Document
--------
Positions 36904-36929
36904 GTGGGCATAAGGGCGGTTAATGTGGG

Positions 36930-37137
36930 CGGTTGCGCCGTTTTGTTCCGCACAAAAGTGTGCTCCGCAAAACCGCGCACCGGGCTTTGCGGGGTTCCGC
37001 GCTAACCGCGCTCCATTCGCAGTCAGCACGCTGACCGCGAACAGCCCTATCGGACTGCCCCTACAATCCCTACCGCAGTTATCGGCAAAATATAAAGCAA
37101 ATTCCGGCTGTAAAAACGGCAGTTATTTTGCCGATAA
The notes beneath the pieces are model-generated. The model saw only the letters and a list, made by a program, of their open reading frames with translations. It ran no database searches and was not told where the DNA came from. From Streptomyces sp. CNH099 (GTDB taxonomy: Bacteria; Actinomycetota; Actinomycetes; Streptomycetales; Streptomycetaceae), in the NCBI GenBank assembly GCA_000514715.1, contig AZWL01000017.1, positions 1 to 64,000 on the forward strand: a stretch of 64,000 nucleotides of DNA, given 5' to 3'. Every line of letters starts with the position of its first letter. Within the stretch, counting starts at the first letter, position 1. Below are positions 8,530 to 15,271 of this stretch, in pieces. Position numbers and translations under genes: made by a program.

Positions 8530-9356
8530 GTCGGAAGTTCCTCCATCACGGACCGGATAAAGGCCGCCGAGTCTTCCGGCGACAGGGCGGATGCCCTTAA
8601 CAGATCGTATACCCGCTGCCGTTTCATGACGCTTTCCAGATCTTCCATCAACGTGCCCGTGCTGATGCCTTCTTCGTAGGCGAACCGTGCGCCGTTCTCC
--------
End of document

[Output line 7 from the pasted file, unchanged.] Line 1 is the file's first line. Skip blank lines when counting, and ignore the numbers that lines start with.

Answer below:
The notes beneath the pieces are model-generated. The model saw only the letters and a list, made by a program, of their open reading frames with translations. It ran no database searches and was not told where the DNA came from. From Streptomyces sp. CNH099 (GTDB taxonomy: Bacteria; Actinomycetota; Actinomycetes; Streptomycetales; Streptomycetaceae), in the NCBI GenBank assembly GCA_000514715.1, contig AZWL01000017.1, positions 1 to 64,000 on the forward strand: a stretch of 64,000 nucleotides of DNA, given 5' to 3'. Every line of letters starts with the position of its first letter. Within the stretch, counting starts at the first letter, position 1. Below are positions 8,530 to 15,271 of this stretch, in pieces. Position numbers and translations under genes: made by a program.